No one likes having a dental cavity. They hurt and can be very expensive to take care of. Our species has been trying to fix our teeth for at least 14,000 years and painful dental problems even plagued Swedish vikings. More than 2,300 juvenile and adult teeth found near a church in Sweden dating back to the 10th through 12th Century CE had evidence of dental problems. They had evidence of tooth decay called caries and even oral diseases that some tried to treat. The findings are described in a study published December 13 in PLOS ONE.
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“I think both dental caries and other dental diseases are very relatable,” Carolina Bertilsson, a study co-author and dentist at the University of Gothenburg in Sweden, tells PopSci. “It is awful to imagine the suffering some of these individuals with decay, tooth extractions, and infections must have gone through, without any of the methods we use today in modern dentistry.”
The teeth were uncovered during a 2005 excavation of the remains of a Christian church in present-day Skara, Sweden. The nearby cemetery contained thousands of Viking graves and a team from University of Gothenburg examined teeth belonging to 171 individuals. The team used radiography to take detailed images of the teeth that were also physically examined by a team of dentists and osteoarchaeologists.
While none of the juveniles had evidence of dental caries, 60 percent of the adult remains showed signs of tooth decay. The team also saw traces of tooth infection and signs that some teeth had been lost before death. Many of the individuals likely had tooth decay that would have been severe enough to cause pain and there were signs of attempted dental treatments. One individual also showed signs of filed front teeth similar to those seen in other Swedish Viking remains.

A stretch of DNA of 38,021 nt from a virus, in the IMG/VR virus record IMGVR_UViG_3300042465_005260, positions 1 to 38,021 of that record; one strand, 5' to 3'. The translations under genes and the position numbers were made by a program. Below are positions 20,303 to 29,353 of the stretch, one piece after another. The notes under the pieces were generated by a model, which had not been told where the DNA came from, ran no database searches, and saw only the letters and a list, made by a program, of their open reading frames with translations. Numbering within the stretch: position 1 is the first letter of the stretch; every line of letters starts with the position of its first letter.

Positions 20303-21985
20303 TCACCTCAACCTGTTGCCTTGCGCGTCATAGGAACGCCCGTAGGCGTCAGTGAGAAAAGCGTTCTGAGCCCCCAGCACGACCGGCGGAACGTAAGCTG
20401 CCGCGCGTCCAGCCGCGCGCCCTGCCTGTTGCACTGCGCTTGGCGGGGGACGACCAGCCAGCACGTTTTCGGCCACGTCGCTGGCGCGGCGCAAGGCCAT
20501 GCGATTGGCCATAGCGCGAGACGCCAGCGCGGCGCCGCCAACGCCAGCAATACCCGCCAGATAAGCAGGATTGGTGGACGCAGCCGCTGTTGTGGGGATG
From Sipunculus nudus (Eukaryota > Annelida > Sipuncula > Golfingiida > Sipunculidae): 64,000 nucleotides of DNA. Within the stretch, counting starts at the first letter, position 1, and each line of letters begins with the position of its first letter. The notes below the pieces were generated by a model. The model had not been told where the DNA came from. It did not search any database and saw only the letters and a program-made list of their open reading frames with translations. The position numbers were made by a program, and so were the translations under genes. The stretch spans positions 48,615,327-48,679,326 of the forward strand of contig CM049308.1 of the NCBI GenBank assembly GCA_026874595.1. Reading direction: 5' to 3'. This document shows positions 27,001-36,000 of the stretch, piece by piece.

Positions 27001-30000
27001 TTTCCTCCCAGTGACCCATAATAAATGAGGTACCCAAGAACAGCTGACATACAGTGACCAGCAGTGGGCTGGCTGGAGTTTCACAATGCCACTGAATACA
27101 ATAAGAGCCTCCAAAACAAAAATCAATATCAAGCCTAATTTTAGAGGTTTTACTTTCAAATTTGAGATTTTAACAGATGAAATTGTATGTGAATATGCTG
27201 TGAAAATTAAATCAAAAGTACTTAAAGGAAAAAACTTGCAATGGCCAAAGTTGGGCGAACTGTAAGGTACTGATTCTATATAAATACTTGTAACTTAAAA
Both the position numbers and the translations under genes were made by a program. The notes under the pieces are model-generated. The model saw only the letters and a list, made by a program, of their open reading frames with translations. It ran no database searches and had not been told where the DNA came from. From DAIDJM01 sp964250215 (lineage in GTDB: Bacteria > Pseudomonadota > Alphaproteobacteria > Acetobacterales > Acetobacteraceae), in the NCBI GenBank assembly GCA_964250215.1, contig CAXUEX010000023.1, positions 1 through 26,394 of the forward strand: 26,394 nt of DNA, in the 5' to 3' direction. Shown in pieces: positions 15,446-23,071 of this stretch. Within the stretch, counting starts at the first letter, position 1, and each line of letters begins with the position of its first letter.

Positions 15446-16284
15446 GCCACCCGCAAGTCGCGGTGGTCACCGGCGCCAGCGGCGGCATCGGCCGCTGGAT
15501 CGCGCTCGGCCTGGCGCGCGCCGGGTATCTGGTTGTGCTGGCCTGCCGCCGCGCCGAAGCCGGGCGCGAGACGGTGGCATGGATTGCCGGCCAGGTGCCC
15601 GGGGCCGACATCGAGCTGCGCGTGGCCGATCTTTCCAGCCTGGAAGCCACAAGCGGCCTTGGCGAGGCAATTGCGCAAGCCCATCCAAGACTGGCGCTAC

“It seems like the Vikings tried to file their teeth to ease the pain from infected teeth,” says Bertilsson.
Caries are caused by a buildup of bacteria near the teeth from not cleaning them often and consuming food high in starches and sugar. The diet during the late Viking Age primarily consisted of local produce, meat, fish, dairy, porridge, and breads made from rye, wheat, and barley. They drank beer, mead, and milk since water sources were likely not safe to drink.
“Sweet taste came from honey, malt, and fruits and berries naturally grown in Scandinavia,” says Bertilsson.
The coarseness of the food and high intake of starch combined with the lack of dental care partially explain the tooth decay. Other factors including individual differences in saliva, genetics, and physiology also may have had an impact on the caries. Personal hygiene and habits also likely played a role in dental health the way consistent brushing and flossing does today.
“In many individuals, we could also see wear from the usage of toothpicks which indicates that some of the Vikings were very keen to try and keep their teeth clean,” says Bertilsson.
There was also evidence of other attempts to treat dental infections like tooth extractions. It is unclear who would have performed these treatments, some type of professional or the individual with the teeth issues themselves.
The prevalence of the dental caries in this population is also similar to what has been noted in other European populations from the time. However, nearly a quarter of these individuals appear to have lost teeth before death, which likely skews this analysis. The prevalence of tooth decay appeared to decrease with age, and this unexpected result likely reflects more tooth loss in older Vikings, so the most decayed teeth were not present in the remains.
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In future studies, the team plans to study other remains for evidence of the types of bacteria present in the body and what effect that may have had on the dental health of the Vikings.
“It makes me appreciate the time I live in, with the possibility to help my patients with local anesthetics during dental treatments, and antibiotics when needed,” says Bertilsson.